Novel Approaches to Organizational Project Management Research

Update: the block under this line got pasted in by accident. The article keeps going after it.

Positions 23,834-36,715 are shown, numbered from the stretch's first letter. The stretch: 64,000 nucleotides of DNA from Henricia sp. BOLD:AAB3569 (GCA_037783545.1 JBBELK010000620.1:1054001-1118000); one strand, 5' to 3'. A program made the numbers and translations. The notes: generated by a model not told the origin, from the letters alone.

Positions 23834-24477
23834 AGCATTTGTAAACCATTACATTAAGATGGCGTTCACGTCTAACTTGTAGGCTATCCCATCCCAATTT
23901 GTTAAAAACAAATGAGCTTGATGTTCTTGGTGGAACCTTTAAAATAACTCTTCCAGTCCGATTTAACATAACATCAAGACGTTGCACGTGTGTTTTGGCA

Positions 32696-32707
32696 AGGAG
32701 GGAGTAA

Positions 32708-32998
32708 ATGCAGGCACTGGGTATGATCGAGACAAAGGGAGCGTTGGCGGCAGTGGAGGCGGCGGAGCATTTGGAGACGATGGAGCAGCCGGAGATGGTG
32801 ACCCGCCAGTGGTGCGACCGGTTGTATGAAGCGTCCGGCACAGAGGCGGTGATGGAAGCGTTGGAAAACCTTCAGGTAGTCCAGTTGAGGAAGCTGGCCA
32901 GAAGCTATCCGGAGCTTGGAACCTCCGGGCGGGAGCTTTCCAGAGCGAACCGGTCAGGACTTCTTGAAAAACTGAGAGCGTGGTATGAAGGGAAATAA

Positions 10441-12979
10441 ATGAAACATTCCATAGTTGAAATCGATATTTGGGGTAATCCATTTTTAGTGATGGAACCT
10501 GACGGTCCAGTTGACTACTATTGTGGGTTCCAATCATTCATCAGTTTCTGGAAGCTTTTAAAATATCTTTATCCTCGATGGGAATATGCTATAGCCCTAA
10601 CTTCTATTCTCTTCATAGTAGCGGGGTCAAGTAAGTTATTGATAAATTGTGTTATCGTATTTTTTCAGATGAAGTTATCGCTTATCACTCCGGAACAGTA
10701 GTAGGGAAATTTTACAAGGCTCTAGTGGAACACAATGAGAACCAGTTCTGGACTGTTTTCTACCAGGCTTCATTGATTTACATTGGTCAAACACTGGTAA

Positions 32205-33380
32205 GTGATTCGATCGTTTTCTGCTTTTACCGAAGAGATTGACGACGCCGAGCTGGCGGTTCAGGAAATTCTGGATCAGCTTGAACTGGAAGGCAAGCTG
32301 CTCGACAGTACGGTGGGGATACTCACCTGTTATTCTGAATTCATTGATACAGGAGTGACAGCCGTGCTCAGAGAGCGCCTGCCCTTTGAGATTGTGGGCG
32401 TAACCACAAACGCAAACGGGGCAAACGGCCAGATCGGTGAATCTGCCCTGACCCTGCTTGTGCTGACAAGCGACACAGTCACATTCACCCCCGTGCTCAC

Project management, traditionally employed to implement projects, has developed into Organizational Project Management as organizations are increasingly using projects to deliver strategies. The emergence of program and portfolio management has also contributed to this move. PM researchers need to become more innovative in their research approaches. They need to connect with the broader currents of social science in relevant fields such as organization theory. Outside the specific field there is a great deal that can usefully be imported, transformed and translated so that it is fit for project management research purposes. More trans-disciplinary, translational and transformational approaches for conducting project related research are required and this book goes a long way to providing foundations for them. It encompasses reflections on fundamental questions underlying any research, such as the type of knowledge sought, its epistemological and ontological assumptions as well as those questions and issues not raised. The book broadens research methods and theory perspectives, drawing on contemporary approaches such as action research, soft systems methodology, activity theory, actor-network theory and other approaches adopted in related scientific and technological areas that are only recently being adopted. To achieve this, the editors have necessarily been eclectically inter-disciplinary in their contributor list. They have included contemporary research methods and designs from areas allied to project research, such as organization science, organizational studies, sociology, behavioral science and biology, providing innovative invitations to research design and methodological choice. Overall, this book makes a significant contribution to the maturation and development of project management research as a specialism in the broader social sciences, one that is a less reliant handmaiden or under-laborer to purely technical issues but which appreciates that any material construction is always a social construction as well, one that implies episteme and phronesis, knowledge and wisdom, as well as tech ne or technique. Project managers may not realize it but the most important aspects of what they manage are the meanings, interpretations and politic of projects and not merely the technical aspects.